In the past decade, we’ve seen a rapid, societal shift in spatial — or what we now call visual — learning. Advancement in technology, media, platforms and smarter devices have led photographs, hand drawn sketches and illustrations via digital tools to be the way in which we prefer to understand information, as well as to organize our ideas and thought processes.
James Bruner of NYU notes in HP’s The Power of Visual Communication, people remember 10 percent of what they hear, 20 percent of what they read and 80 percent of what they say and do. And in the book, Brain Rules, author John Media notes that memory works by recording the gist of what we experience, not the details; so experts need to organize information around key concepts and big ideas as information is remembered best when it is elaborate, meaningful and contextual.
For that, we need technology. In order to create visual communication methods with my clients, I’ve found five apps and softwares that beautifully articulate information and help create results for those using them.
Mural.ly is a new platform which offers visual collaboration for creative people. It allows you to save digital snippets in text, image and video form and then arrange them on smart, attractive layouts. This online service allows you to work alone or with your team to harness the extraordinary powers of visual creativity, organization and learning.
“We provide the building blocks for each team to set up the space according to their process/method,” says CEO Mariano Suarez Battan. “Once you are done brainstorming/ideating, you need to put all the pieces together to create that shareable blueprint needed for the execution.”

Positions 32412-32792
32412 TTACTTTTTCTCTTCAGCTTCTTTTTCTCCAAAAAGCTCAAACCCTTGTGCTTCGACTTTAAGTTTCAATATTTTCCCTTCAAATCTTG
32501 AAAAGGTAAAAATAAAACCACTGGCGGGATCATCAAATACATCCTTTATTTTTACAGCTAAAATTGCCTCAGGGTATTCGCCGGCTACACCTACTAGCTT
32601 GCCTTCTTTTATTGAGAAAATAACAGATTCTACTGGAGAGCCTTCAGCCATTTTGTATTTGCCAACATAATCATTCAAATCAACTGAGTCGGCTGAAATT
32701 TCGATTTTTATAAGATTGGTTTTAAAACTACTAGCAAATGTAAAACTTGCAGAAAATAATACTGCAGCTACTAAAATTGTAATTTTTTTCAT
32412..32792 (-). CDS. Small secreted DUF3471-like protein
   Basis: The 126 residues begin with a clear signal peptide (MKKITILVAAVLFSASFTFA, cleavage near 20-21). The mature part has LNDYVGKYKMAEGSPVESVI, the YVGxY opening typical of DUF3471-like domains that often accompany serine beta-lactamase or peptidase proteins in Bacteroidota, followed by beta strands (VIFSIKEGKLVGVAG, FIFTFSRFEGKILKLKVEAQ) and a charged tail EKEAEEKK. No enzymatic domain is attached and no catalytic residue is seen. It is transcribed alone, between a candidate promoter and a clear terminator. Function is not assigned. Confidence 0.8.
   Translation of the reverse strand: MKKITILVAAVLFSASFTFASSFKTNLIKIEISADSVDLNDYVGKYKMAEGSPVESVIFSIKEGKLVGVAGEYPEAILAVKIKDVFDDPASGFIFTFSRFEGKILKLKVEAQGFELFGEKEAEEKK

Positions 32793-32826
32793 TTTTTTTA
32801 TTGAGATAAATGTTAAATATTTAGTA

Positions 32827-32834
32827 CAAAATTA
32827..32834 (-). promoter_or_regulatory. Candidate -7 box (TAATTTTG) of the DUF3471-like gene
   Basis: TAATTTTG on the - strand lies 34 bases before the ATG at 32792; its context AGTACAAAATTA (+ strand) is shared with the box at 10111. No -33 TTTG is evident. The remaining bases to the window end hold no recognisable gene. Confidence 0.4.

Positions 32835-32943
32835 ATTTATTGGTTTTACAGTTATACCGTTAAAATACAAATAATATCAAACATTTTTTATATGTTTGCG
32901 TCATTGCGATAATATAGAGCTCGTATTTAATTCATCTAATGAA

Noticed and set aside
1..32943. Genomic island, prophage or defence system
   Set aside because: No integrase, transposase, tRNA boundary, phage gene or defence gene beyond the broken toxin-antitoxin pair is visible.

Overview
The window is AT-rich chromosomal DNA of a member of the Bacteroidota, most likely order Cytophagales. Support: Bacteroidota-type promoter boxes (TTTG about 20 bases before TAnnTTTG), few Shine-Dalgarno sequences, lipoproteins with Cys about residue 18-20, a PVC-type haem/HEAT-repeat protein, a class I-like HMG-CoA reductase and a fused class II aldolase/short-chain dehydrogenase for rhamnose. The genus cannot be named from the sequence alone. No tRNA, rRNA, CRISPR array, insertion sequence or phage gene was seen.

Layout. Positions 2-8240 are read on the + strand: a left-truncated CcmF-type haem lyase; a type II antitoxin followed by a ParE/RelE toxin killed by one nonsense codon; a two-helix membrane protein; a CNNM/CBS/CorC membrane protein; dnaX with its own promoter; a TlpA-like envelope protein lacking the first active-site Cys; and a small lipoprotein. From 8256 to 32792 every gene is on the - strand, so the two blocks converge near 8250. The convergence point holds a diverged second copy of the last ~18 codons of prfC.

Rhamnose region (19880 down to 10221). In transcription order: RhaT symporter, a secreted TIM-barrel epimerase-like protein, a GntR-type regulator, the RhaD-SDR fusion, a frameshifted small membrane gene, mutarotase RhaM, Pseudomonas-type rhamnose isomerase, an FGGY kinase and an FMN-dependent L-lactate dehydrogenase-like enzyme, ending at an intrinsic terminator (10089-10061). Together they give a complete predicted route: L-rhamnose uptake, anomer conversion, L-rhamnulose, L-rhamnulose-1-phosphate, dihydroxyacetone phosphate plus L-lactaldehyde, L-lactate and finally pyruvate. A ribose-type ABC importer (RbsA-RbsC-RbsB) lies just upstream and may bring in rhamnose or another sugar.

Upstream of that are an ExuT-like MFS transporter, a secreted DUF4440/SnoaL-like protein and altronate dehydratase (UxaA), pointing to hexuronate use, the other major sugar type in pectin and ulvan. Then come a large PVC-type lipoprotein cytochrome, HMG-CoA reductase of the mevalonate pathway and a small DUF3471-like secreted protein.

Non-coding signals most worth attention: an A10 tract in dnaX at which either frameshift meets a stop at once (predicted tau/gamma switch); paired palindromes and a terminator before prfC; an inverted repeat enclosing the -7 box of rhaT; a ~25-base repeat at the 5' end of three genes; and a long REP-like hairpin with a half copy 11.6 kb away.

Battan also shared that IDEO is running a Design Thinking Workshop using Mural.ly as a platform, and that they have distributed its teams to execute on human centered design activities online. These workshops include mapping research, creating mood boards, brainstorming and synthesis.
NoteSuite, is a service that “breaks down the silos that prevent users from working on different kinds of files together on mobile devices.” What makes it different from its main competitor, Evernote, is that it’s adopting a different pricing service to the popular freemium model.
Pikotchart makes creating information graphics and visuals simple. This site makes it easy to modify and customize infographics through its library of templates. The basic version is free and offers three themes, but you can upgrade for under $200/year and receive 100 themes. It is in its beta stage, but is looking to be a great competitor to Visual.ly, which provides infographics services with analytics between $999 to $5,000 per project.
Honey is the brainchild of Dan Hou, Chip Kellam, and Brendan Bolton-Klinger, and is operated by Front & Main, LLC. With all the information available on the social web, the group wondered why it was so hard to share information that people work with. So, in order to make it easier for people to tap into their company’s collective intelligence, they created Honey, a social intranet that people actually want to use. Honey organizes information into visual groups by topics and people with a starting price of $50 per month.
Every creative I know has Paper by FiftyThree on his or her iPad. This app, designed for thinkers, creators and visionaries, recently recently received $15 million in funding from Chris Dixon and the Andreessen Horowitz team. Paper allows the user to capture their ideas as sketches, diagrams, illustrations, notes or drawings and share them across the Web.
Paper has created strategic partnerships with key companies in visual industries such as WWD for New York Fashion Week and Moleskine to grow its user base. It has scored more than 8 million downloads and produced more than 80 million projects.
“Apps, softwares and technologies that allow us to articulate information in visual and auditory ways serve individual creativity and group co-creativity. On an individual level, these technologies connect the logical mind with the wisdom of the unconscious,” says Eileen Clegg, founder of Visual Insight. “Visuals are the language of intuition and imagination. For groups, they are the language of co-creativity and innovation. These technologies are returning us to the most human roots of communication at a time when we are overwhelmed with information and choices in an increasingly technological world.”
How are you leveraging visuals to help develop better ways of working?